For Non-dialysis CKD Patients with Anemia, Auryxia Phase 3 Trial Reports Look Positive

For Non-dialysis CKD Patients with Anemia, Auryxia Phase 3 Trial Reports Look Positive

Keryx Biopharmaceuticals recently reported positive top-line data for a pivotal 24-week Phase 3 clinical trial on its iron-based ferric citrate, an oral compound in clinical development to treat iron-deficiency anemia (IDA) in adult patients with a stage 3-5 non-dialysis dependent chronic kidney disease (NDD CKD). The trial met its primary endpoint as well as all secondary endpoints.

Ferric citrate (Auryxia), was approved by the U.S. Food and Drug Administration in 2014 to control serum phosphorus levels in patients with CKD who are dependent on dialysis. The compound binds with dietary phosphate in the GI tract and precipitates as ferric phosphate. The unbound portion of ferric citrate increases serum iron parameters, including ferritin and transferrin saturation.

Iron deficiency is frequently encountered in anemic NDD CKD patients. Estimates indicate that in the U.S., about 1.6 million people have stage 3-5 NDD CKD and iron deficiency anemia. An FDA approval of Auryxia to treat stage 3-5 NDD CKD patients with iron-deficiency anemia would signify major progress in treatment options for these patients, as ferric citrate would be the only FDA-approved tablet iron medication for these patients.

In the Phase 3 clinical trial, 234 patients who had failed to respond appropriately to the currently available oral iron drugs were randomized to receive treatment with Auryxia or a placebo. The trial met its primary endpoint with 52 percent (61 of 117) of patients treated with Auryxia, achieving an increase in hemoglobin of or greater than 1g/dL in the 16 weeks of the trial efficacy period, in comparison to 19 percent (22 of 115) of patients who received the placebo.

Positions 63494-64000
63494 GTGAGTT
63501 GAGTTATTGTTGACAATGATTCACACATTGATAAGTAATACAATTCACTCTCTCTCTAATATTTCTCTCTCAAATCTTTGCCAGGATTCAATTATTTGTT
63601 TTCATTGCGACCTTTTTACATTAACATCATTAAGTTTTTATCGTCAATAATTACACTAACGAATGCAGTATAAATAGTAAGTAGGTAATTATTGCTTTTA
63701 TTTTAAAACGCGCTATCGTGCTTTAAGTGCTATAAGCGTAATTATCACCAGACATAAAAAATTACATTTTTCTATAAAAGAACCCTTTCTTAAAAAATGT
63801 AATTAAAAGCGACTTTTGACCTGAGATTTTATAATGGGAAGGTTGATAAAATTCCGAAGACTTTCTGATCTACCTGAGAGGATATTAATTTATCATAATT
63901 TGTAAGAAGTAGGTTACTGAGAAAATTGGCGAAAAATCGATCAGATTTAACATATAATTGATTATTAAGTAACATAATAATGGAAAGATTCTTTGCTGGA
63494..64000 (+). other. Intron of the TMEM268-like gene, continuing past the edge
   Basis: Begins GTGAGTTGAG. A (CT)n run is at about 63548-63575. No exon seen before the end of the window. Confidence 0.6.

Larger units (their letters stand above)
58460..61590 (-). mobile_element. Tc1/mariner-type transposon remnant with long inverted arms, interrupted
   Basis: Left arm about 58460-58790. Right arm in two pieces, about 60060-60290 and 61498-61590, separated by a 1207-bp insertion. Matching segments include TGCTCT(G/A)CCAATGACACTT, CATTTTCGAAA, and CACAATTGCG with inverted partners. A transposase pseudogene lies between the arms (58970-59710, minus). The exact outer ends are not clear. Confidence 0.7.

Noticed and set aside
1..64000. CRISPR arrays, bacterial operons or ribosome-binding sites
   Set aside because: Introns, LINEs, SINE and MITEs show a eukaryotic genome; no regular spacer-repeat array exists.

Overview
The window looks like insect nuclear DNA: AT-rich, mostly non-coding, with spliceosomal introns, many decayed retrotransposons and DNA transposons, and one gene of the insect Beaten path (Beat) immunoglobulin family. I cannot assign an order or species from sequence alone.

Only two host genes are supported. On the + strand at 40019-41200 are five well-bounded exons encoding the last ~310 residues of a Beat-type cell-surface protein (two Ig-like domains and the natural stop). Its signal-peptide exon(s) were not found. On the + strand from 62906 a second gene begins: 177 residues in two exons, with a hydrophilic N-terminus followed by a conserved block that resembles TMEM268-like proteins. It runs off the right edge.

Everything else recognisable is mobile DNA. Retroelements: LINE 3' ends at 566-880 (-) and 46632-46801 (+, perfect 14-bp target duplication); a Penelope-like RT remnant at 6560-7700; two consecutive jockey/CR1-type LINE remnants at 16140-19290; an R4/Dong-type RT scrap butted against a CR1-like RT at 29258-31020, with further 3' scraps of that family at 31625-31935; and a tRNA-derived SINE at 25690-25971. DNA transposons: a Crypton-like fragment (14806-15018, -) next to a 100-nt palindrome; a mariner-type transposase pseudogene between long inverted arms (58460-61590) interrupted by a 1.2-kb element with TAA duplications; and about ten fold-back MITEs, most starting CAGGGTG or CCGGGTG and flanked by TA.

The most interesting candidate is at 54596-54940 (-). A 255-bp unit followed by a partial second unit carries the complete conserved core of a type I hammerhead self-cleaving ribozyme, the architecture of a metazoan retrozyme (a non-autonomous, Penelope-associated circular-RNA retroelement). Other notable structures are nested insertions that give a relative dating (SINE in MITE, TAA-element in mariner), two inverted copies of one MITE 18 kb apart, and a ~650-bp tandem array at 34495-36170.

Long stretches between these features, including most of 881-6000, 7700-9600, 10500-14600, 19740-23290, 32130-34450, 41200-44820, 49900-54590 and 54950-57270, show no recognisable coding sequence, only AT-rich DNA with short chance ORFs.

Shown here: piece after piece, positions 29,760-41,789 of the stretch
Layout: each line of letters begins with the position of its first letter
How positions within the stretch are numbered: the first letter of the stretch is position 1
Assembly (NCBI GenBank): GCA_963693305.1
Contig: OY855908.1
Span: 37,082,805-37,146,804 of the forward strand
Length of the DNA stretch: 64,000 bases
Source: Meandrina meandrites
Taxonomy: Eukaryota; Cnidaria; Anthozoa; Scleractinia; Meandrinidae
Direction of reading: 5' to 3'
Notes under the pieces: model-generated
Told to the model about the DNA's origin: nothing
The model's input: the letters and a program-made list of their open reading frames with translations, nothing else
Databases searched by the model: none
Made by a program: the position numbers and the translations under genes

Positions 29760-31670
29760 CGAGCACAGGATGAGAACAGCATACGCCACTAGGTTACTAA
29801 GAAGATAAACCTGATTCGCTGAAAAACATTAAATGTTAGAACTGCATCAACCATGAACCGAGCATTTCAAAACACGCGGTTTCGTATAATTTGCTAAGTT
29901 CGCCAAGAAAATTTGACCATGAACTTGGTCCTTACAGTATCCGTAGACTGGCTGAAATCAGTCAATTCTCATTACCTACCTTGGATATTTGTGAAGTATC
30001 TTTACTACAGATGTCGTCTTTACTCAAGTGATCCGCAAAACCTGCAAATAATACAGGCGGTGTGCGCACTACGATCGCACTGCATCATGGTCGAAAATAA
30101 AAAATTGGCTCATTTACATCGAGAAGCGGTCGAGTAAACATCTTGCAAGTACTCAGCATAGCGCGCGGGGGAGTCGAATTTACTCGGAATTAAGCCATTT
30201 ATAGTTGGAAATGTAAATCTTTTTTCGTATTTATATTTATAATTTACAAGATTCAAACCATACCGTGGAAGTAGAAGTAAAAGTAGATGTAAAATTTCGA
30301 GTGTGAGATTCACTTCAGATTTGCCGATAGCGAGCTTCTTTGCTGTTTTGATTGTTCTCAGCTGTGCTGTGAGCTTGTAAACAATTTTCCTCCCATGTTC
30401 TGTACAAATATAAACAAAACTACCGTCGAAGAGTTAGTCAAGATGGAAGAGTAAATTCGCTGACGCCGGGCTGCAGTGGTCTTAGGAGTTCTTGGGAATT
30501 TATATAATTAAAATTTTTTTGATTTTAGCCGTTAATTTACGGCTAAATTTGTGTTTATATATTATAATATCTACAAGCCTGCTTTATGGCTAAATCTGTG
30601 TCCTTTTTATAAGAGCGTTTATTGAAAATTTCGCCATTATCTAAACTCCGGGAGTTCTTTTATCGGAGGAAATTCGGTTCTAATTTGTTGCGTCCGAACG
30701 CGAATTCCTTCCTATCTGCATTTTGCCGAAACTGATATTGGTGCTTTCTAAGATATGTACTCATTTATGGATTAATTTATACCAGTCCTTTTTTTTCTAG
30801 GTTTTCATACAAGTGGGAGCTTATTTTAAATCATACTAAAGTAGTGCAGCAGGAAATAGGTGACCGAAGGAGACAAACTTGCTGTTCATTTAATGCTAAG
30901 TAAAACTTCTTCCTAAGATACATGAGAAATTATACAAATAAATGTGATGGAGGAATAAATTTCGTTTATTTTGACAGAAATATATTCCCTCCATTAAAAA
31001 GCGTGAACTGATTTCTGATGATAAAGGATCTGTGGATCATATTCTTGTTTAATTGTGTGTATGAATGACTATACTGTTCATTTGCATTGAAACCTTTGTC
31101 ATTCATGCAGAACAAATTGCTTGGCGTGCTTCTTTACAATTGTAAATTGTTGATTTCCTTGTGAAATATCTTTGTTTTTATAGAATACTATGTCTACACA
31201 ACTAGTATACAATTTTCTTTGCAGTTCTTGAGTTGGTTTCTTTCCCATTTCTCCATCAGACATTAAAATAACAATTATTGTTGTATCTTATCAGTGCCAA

In the placebo group, two patients discontinued the trial and were not included in the efficacy analysis.

The trial also met all secondary efficacy endpoints, with statistically significant differences. During the 24-week full trial period, ferric citrate was well tolerated and adverse events were consistent with its known safety profile. Diarrhea was the most commonly reported adverse event.

“These Phase 3 results demonstrate that ferric citrate can effectively raise hemoglobin levels in stage 3-5 non-dialysis dependent chronic kidney disease patients, with effects observed as early as two weeks post-treatment initiation,” John Neylan, M.D., chief medical officer of Boston-based Keryx Biopharmaceuticals, said in a press release. “Based on these results, we plan to submit a [supplemental New Drug Application] to the FDA in the third quarter, seeking to expand the label for ferric citrate to include the treatment of iron deficiency anemia in people with stage 3-5 NDD CKD. We believe that the ability to treat iron deficiency anemia, managing hemoglobin and iron levels, could have an important effect on the way kidney specialists treat these patients.”

The company plans to submit detailed Phase 3 results for presentation at a kidney disease medical meeting later this year.

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